Situated around 20 km east of Brussels, the Flemish-speaking town of Leuven is home to Belgium’s largest university, the Catholic University of Leuven. The 15th century was the golden era for the town, with the establishment of the university, the market square, and the town hall. The 18th century saw Leuven become a major brewery centre, and the town is home to the headquarters of InBev, the world’s largest producer of beer by volume, with some of its famous brands including Stella Artois, Leffe, and Hoegaarden.


The town hall is located in Leuven’s market square, and is a fine example of Gothic architecture. It has 3 floors, and inside there is a vast collection of artwork, including paintings of Leuven’s mayors since 1794. Next to the town hall is Saint Peter’s Church, which is also constructed in a Gothic style. It was damaged during World War II but has mostly been restored; during the renovations a Romanesque crypt dating back to the 11th century was found. The 50 metre high tower is home to a carillon, a musical instrument made up of bells.

The Beguinages are small houses clustered around a square that were used by the Beguines, a Roman Catholic sisterhood of common women who devoted themselves to religion but without taking monastic vows. The Beguinages in the Flemish part of Belgium were included on UNESCO’s World Heritage Site list in 1998.

The university dominates Leuven, accounting for almost a quarter of the town’s population. The oldest Catholic university in the world, it was founded in 1425, and some of its buildings that are worth visiting include the University Library, which also houses a carillon, University Hall, and its numerous student colleges.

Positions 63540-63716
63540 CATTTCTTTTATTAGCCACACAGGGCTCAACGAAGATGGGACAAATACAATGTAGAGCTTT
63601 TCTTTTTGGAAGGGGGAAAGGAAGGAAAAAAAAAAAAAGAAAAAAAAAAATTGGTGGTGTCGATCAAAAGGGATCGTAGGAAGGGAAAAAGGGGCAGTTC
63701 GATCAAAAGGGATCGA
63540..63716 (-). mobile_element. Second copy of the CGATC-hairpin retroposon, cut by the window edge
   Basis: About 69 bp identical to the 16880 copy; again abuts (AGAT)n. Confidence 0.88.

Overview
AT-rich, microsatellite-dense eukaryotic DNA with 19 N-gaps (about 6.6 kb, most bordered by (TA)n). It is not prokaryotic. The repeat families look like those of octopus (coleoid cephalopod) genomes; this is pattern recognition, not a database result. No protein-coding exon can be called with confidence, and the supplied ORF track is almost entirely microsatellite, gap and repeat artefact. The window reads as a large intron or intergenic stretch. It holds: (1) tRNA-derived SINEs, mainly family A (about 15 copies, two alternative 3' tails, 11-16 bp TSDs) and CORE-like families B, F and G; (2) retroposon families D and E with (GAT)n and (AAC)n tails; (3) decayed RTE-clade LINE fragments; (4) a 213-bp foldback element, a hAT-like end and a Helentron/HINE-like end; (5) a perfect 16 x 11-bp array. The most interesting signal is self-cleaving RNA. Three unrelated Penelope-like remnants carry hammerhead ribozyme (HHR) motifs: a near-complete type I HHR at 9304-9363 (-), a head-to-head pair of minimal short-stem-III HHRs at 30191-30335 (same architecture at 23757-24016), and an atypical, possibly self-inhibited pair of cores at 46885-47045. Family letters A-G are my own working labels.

The town centre has a number of boutique shops that sell visitors an array of goods, including antiques, jewellery, glassware, and world-famous Belgian chocolates. There are also shops that sell the standard range of designer goods.

The weekly market offers shoppers antiques, textiles, food produce, and horticultural goods.

Nightlife and Eating Out

Leuven has a high concentration of good quality places to eat, offering both Belgian and European cuisine. A typical meal of Belgian mussels, chips, and beer is easy to find in town, and other popular dishes include beer soup, cheese pie with leeks or onions, and Belgian waffles. Some highly recommended restaurants include Couvert Couvert and Kokofour for Belgian fare, La Cantina del Coronel for Mexican food and cocktails, Chess Café for Oriental cuisine, and Aglio e Rosmarino for Italian dishes. For those after more upmarket establishments, Leuven is home to 2 Michelin star restaurants, Belle Epoque and Orange par Roland Debuyst.

Known as a university town and a “City of Beer” because of the headquarters of InBev, it is no surprise that Leuven has an abundance of nightspots for visitors. A brewpub called Domus offers freshly brewed local beer as well as a selection of other Belgian beers. The market square is sometimes called “The Greatest Bar in Belgium” due to its plethora of cafés and bars that come alive at night when the student population comes out.

Tourist Information

  • Leuven Tourist Office, Market Square 9, 3000 Leuven
  • Telephone: +32 16 211 539
  • Website: www.visitbelgium.com/leuven.htm


Leuven has no international airport of its own, so visitors have to fly into Brussels International, which is served by many international carriers as well as charter airlines. From Brussels airport, Leuven can be easily reached by bus, train, or even taxi.